Additional research interests and activities include development of low-background photosensors, high voltage delivery to noble gas TPCs, directional detectors and liquid argon TPCs.

Teaching Summary

I am presently the organiser and lecturer for the 2nd year undergraduate ‘Environmental Physics’ (PHAS 2427) course, teaching topics that include the atmosphere, fluid dynamics, radiation, winds, climate modelling, global warming and energy. Given the reality of climate change this is an important course where many students are exposed for the first time to the details of the environment and the physical mechanisms behind atmospheric phenomena. I have taught the course since 2015, and have witnessed many of the students seek to deepen their learning through research, as well as engaging in environmental activities within both scientific and social spheres.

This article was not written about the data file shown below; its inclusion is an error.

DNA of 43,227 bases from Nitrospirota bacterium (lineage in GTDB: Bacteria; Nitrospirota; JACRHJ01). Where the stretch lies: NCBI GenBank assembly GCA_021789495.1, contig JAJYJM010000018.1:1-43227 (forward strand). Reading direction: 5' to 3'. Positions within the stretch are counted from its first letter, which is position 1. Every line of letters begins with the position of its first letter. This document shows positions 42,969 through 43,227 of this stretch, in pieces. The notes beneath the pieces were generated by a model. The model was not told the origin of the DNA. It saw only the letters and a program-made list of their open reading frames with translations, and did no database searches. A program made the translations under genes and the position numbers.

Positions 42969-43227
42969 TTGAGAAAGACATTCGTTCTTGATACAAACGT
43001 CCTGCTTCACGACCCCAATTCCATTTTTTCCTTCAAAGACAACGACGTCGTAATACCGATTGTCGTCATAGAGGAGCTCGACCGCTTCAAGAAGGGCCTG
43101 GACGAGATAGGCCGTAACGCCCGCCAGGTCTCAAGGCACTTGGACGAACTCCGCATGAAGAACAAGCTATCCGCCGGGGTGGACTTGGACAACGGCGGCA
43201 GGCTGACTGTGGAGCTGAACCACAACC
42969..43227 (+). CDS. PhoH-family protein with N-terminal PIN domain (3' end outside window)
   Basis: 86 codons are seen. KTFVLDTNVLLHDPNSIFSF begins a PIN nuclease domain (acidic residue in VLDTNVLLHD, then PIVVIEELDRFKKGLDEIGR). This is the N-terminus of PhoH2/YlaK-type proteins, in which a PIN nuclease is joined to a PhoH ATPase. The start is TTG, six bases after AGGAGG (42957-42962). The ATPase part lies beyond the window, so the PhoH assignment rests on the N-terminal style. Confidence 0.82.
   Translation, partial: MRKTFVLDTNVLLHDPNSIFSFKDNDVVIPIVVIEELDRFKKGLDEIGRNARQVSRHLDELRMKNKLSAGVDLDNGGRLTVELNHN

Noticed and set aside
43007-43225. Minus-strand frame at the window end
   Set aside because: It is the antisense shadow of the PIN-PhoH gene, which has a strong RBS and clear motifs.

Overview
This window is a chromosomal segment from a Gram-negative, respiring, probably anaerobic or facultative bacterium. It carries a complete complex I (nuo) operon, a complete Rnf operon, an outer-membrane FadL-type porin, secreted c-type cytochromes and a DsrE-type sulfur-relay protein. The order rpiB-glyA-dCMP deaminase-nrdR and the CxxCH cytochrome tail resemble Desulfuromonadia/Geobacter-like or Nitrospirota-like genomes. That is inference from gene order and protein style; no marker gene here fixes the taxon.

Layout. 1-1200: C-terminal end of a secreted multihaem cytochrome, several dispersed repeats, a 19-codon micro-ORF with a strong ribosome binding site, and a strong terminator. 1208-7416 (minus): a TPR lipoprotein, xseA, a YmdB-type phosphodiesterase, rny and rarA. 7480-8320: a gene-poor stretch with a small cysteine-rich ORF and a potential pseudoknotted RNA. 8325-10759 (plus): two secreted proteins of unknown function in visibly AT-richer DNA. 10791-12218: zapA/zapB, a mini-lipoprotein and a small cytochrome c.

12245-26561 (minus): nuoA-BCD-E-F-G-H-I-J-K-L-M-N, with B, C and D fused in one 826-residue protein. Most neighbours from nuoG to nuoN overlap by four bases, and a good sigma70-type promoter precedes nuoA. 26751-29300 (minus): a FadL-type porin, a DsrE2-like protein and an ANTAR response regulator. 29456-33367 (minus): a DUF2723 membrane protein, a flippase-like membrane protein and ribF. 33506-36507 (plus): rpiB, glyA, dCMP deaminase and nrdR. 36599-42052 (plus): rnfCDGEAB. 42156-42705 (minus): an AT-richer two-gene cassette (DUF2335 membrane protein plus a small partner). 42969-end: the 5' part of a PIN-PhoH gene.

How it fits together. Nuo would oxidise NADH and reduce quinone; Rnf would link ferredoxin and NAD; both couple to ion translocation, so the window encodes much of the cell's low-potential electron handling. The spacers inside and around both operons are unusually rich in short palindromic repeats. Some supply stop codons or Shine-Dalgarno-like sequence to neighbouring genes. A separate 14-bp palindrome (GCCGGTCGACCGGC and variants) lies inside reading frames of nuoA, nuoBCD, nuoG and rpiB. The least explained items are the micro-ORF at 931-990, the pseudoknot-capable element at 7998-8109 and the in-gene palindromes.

Since 2013, I have also organised and taught the 1st year undergraduate ‘Effective Communications’ (PHAS 1901) lectures, teaching students science communication, outreach and public engagement skills. In recent years students from this course have independently applied for and won grants and awards to develop teaching tools and deliver outreach events to the general public. 

As part of my own commitment to public engagement and delivering effective science communication, I have taken part in many tens of outreach events since joining UCL. These range from workshops and science fairs, to media appearances through radio, newspaper and magazine features, as well as interviews and appearances in major television programmes, including 'Sky at Night' and the BBC's 'Light & Dark' series.